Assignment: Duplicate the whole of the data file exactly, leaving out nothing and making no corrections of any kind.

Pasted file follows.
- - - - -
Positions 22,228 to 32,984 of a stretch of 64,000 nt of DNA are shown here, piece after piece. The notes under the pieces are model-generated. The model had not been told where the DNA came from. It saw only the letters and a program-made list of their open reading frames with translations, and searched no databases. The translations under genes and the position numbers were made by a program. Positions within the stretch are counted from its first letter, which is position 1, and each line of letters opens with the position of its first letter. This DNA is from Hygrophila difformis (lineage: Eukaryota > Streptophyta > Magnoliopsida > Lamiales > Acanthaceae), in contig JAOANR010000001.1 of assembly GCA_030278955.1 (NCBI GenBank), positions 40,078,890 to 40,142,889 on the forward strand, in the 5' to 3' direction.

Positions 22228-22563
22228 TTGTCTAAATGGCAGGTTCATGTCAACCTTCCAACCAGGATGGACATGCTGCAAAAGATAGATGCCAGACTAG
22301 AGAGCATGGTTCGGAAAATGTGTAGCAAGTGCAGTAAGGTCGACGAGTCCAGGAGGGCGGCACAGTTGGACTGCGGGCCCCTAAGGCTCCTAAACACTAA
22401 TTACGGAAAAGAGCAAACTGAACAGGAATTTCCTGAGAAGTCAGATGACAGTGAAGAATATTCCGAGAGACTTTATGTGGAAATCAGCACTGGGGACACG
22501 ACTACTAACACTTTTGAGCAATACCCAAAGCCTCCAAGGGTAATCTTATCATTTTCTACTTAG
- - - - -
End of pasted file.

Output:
Positions 22,228 to 32,984 of a stretch of 64,000 nt of DNA are shown here, piece after piece. The notes under the pieces are model-generated. The model had not been told where the DNA came from. It saw only the letters and a program-made list of their open reading frames with translations, and searched no databases. The translations under genes and the position numbers were made by a program. Positions within the stretch are counted from its first letter, which is position 1, and each line of letters opens with the position of its first letter. This DNA is from Hygrophila difformis (lineage: Eukaryota > Streptophyta > Magnoliopsida > Lamiales > Acanthaceae), in contig JAOANR010000001.1 of assembly GCA_030278955.1 (NCBI GenBank), positions 40,078,890 to 40,142,889 on the forward strand, in the 5' to 3' direction.

Positions 22228-22563
22228 TTGTCTAAATGGCAGGTTCATGTCAACCTTCCAACCAGGATGGACATGCTGCAAAAGATAGATGCCAGACTAG
22301 AGAGCATGGTTCGGAAAATGTGTAGCAAGTGCAGTAAGGTCGACGAGTCCAGGAGGGCGGCACAGTTGGACTGCGGGCCCCTAAGGCTCCTAAACACTAA
22401 TTACGGAAAAGAGCAAACTGAACAGGAATTTCCTGAGAAGTCAGATGACAGTGAAGAATATTCCGAGAGACTTTATGTGGAAATCAGCACTGGGGACACG
22501 ACTACTAACACTTTTGAGCAATACCCAAAGCCTCCAAGGGTAATCTTATCATTTTCTACTTAG